I left my heart in Sarajevo

Sarajevo BridgeSarajevo’s facade is marked with the scars of a complex and troubled past. It wears its blemishes like a handsome man wears a scar – pausing to recall its presence only when a curious stranger’s gaze lingers just a second too long. Like the man, this city’s face suggests suffering and pain, the depths of which cannot be understood by those blessed with porcelain perfection. But scars fade; they become part of a face we love until they are no more important than the eyes or the nose. Sarajevo has soldiered on from troubled times to become a handsome city, a city that intrigues newcomers as it wraps its subtle spell around their soul. Here is a place that, despite all the odds, offers spirit, fight and humour at every turn. But more importantly, its hidden depths and untold secrets give it more than just a hint of the exotic.

SarajevoVisitors can be forgiven for asking “but what is there to do in Sarajevo?” After all, Bosnia is a place that has been largely forgotten by the media since it no longer provides shocking photographs for the rest of the world to shake their heads over as they sip their morning coffee. To that question I respectfully suggest the following answer – nothing! Sarajevo is not a city to visit with a checklist. You can try, but I guarantee it won’t last very long. You’ll soon find yourself drawn to Baščaršija (the Old Town) for a coffee, or back to that little place with the cakes straight from a celestial oven. Before you know it, three hours have passed and oh dear that gallery you wanted to visit has now closed for the day.

Still not convinced? Imagine this. Leaving your hotel, you stroll through the cobbled streets of the Baščaršija bazaar, listening to the tap tap tap of the metal workers creating intricate ornaments in their workshops. You pass a beautifully ornate Mosque on your left and a regal Church on your right. You stop to admire a piece of hand-crafted jewellery, drawn in by it’s distinctively Turkish aura, and realise that you can buy it because it’s a steal. You stop for a Bosnian coffee, feeling very exotic pouring the thick black liquid from a golden jug and nibbling on your Turkish delight. You sit for a while on your velvet covered throne watching the world go by, before strolling the ten steps to your new favourite bar. The muslin draped couches and decorative cushions beckon to you and you decide to indulge yourself and order large beers that sit comfortably within even the smallest budget. Afterwards you can decide – a quiet bar with friendly locals happy to while away an hour in your company or a popular club where the waiters serve customers according to some secret ritual that you haven’t been let in on.  When you’ve had enough you stroll back through the same cobbled streets to your hotel, perhaps pausing at a fountain or stopping to admire the seductive window display of a shop you could swear wasn’t there yesterday.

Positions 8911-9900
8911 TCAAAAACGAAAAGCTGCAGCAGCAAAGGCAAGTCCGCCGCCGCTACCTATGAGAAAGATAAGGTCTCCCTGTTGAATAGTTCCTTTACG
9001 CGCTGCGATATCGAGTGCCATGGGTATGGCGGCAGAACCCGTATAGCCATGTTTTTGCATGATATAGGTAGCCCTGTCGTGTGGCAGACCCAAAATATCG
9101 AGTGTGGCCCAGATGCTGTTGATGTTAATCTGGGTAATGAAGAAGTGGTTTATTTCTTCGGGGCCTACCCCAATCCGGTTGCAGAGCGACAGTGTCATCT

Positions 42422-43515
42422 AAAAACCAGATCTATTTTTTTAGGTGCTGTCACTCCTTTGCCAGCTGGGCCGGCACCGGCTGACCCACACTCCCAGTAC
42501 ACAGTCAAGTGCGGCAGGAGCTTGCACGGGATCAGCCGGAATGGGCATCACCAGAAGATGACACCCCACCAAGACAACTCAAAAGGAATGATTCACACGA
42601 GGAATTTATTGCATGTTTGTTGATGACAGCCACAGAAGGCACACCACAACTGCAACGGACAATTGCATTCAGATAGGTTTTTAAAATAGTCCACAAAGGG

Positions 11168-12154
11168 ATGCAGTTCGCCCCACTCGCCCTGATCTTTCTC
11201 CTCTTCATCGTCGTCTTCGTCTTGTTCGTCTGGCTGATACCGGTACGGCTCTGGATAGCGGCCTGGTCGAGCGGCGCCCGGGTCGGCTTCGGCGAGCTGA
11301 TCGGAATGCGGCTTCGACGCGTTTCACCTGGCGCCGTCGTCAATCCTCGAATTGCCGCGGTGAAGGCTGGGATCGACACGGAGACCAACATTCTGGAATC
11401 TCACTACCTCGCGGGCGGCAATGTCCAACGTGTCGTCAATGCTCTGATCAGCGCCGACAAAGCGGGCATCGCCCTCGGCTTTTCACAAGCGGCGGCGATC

Maybe you won’t bother with that gallery tomorrow either….


Cilipi Folklore – Embrace your inner tourist

Every Sunday the quiet little village of Cilipi becomes something of a paradox. Traditionally clad men and women stroll around against a backdrop of tour buses, SLR zoom lenses and loud speakers. The Cilipi Folklore extravaganza is in session!Cilipi Folklore

The Science Bit

Getting to Cilipi couldn’t be easier. Both Dubrovnik and Cavtat have a tourist bus service that takes you there and back. From the Cavtat bus station it costs 25Kn each way (€3.30) and it really is the best option. There is no point in lingering in Cilipi afterwards and the buses depart right after the show. The only downside is that you will arrive in Cilipi quite early – around 10am – and the show starts at 11.15am.